Submitted to: BARC Poster Day
Publication Type: Abstract only
Publication Acceptance Date: 5/1/2003
Publication Date: 5/1/2003
Citation: Agama, K.K., Meyer, S.L.F., Carta, L.K., Skantar, A.M. 2003. Effects of the HSP90 inhibitor geldanamycin on hatching and juvenile motility in Caenorhabditis elegans and Heterodera glycines [abstract]. BARC Poster Day Booklet: p. 41. Interpretive Summary:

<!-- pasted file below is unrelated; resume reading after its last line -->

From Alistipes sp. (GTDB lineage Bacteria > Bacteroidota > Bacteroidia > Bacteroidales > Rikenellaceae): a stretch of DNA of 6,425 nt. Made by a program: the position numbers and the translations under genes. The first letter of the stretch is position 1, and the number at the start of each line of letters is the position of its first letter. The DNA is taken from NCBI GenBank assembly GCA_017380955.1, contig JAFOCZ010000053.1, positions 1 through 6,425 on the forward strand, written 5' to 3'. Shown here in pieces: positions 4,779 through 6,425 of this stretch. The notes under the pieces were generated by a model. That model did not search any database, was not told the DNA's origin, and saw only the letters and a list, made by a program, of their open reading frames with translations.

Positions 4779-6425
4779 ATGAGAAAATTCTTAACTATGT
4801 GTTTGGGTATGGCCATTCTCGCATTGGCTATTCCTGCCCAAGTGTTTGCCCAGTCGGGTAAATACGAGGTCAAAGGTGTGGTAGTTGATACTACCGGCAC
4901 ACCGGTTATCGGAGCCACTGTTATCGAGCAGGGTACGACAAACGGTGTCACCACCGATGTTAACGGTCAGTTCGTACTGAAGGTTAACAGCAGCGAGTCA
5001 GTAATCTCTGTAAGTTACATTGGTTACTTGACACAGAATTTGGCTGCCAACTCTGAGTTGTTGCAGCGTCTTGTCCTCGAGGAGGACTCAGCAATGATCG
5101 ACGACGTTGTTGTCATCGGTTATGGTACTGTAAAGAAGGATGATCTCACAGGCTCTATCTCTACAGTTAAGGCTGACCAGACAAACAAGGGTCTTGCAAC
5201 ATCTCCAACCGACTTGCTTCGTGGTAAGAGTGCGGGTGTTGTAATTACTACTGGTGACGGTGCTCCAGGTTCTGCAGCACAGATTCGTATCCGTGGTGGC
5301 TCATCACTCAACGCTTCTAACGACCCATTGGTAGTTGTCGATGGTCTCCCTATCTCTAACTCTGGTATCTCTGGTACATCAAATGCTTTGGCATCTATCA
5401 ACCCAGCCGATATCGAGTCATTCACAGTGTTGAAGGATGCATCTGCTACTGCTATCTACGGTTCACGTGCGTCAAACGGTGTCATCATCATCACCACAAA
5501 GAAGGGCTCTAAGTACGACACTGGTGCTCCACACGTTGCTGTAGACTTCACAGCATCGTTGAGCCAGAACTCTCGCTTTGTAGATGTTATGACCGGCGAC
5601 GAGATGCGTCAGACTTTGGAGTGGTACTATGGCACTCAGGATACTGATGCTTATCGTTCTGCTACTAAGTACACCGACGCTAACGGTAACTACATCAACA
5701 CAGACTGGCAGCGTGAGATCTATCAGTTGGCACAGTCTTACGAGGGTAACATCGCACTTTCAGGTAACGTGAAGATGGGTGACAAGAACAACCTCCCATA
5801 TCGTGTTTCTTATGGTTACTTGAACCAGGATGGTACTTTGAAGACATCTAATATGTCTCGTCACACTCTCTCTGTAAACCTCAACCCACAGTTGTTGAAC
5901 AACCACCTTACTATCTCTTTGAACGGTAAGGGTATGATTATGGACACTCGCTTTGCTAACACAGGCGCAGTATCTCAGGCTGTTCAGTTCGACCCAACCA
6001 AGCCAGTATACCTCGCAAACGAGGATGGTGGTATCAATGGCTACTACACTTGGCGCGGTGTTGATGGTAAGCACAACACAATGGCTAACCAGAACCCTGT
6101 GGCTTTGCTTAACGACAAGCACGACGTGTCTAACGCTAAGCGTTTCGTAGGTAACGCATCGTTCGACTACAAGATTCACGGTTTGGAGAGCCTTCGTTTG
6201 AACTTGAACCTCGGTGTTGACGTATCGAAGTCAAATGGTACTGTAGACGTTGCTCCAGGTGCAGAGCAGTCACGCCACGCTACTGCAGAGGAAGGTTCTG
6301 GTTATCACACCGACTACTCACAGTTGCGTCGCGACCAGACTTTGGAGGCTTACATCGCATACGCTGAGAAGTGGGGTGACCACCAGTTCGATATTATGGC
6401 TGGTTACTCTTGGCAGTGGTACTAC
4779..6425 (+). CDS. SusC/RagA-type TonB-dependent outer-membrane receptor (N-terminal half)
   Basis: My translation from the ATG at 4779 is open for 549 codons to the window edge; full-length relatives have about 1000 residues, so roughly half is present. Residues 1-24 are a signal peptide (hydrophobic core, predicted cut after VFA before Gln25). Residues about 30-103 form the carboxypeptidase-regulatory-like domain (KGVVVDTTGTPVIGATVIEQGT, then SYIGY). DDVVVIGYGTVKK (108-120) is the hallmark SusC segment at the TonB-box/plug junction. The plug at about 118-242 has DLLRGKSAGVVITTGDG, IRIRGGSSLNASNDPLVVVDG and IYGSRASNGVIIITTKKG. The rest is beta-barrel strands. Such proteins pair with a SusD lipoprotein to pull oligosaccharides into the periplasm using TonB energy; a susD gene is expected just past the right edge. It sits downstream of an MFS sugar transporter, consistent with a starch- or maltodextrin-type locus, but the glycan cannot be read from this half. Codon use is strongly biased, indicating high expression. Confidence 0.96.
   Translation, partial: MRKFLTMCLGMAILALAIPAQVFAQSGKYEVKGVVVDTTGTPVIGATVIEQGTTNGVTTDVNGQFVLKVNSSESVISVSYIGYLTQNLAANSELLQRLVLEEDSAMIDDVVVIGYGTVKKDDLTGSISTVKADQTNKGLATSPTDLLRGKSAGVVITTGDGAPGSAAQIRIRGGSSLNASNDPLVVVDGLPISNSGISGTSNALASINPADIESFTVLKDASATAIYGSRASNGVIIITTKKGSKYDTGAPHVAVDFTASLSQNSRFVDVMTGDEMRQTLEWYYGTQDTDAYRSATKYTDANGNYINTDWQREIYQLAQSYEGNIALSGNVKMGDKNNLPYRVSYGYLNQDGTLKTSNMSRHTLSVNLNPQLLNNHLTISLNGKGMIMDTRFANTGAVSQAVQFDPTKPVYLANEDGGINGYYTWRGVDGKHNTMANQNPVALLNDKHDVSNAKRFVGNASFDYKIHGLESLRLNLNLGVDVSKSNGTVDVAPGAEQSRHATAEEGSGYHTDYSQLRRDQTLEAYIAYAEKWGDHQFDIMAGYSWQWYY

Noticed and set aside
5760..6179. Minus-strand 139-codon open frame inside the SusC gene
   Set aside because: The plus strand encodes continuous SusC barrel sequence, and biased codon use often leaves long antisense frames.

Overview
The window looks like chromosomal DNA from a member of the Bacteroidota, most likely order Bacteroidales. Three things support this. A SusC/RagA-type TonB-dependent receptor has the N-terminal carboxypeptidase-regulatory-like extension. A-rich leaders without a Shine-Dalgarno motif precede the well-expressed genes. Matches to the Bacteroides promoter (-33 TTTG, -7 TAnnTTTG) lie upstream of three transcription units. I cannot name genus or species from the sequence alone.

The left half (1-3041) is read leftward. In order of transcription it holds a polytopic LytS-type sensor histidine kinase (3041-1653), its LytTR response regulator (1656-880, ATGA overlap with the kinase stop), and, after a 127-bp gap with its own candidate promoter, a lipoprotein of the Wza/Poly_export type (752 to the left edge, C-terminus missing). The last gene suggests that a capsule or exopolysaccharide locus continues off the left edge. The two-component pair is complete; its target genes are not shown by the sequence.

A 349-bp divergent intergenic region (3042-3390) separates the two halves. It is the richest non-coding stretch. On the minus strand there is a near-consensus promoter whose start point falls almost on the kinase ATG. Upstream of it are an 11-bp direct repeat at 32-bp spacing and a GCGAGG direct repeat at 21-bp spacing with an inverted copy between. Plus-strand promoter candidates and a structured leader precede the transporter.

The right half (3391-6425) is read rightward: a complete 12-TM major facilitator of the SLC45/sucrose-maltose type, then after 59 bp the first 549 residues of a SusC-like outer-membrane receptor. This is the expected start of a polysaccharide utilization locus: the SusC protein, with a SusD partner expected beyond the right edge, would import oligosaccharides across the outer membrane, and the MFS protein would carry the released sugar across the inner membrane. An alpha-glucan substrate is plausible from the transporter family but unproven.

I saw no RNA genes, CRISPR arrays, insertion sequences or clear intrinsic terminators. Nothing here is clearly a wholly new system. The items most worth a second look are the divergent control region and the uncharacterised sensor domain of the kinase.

Technical Abstract: Soybean cyst nematode (SCN) is the most economically important pest of soybean worldwide, causing annual yield losses of $600 million. One problem with controlling these crop losses is that there are no natural, environmentally safe ways to disrupt egg hatch or movement of the early life stages that are vulnerable in the soil. The developmentally arrested juvenile (J2) stage of SCN comprises a vulnerable point in the nematode life cycle, and the genes that control nematode development in response to environmental changes provide attractive targets for disruption. We used a naturally occurring antibiotic called geldanamycin to study the function of Hsp90, a key protein involved in nematode responses to stresses such as increased temperature. In the free-living nematode Caenorhabditis elegans, the Hsp90 gene known as daf-21 is involved in the dauer pathway, an alternative developmental pathway that ensures nematode survival under extreme environmental conditions such as starvation and overcrowding. The Hsp90 class of molecular chaperones acts by ensuring correct folding, activation and assembly of specific target proteins that control normal cellular development and metabolism. The objective of our study was to determine the effect of Hsp90 disruption on nematode growth and development. We have discovered that geldanamycin reduced egg hatching and movement in both C. elegans and SCN. These results are significant because they represent the first demonstration of geldanamycin effects in any species of nematode, thereby making this compound a valuable new tool for studying nematode stress responses. In addition, the results indicate that the bacterium that naturally produces geldanamycin, Streptomyces hygroscopicus, may have potential as a novel biocontrol organism for nematodes or other invertebrates.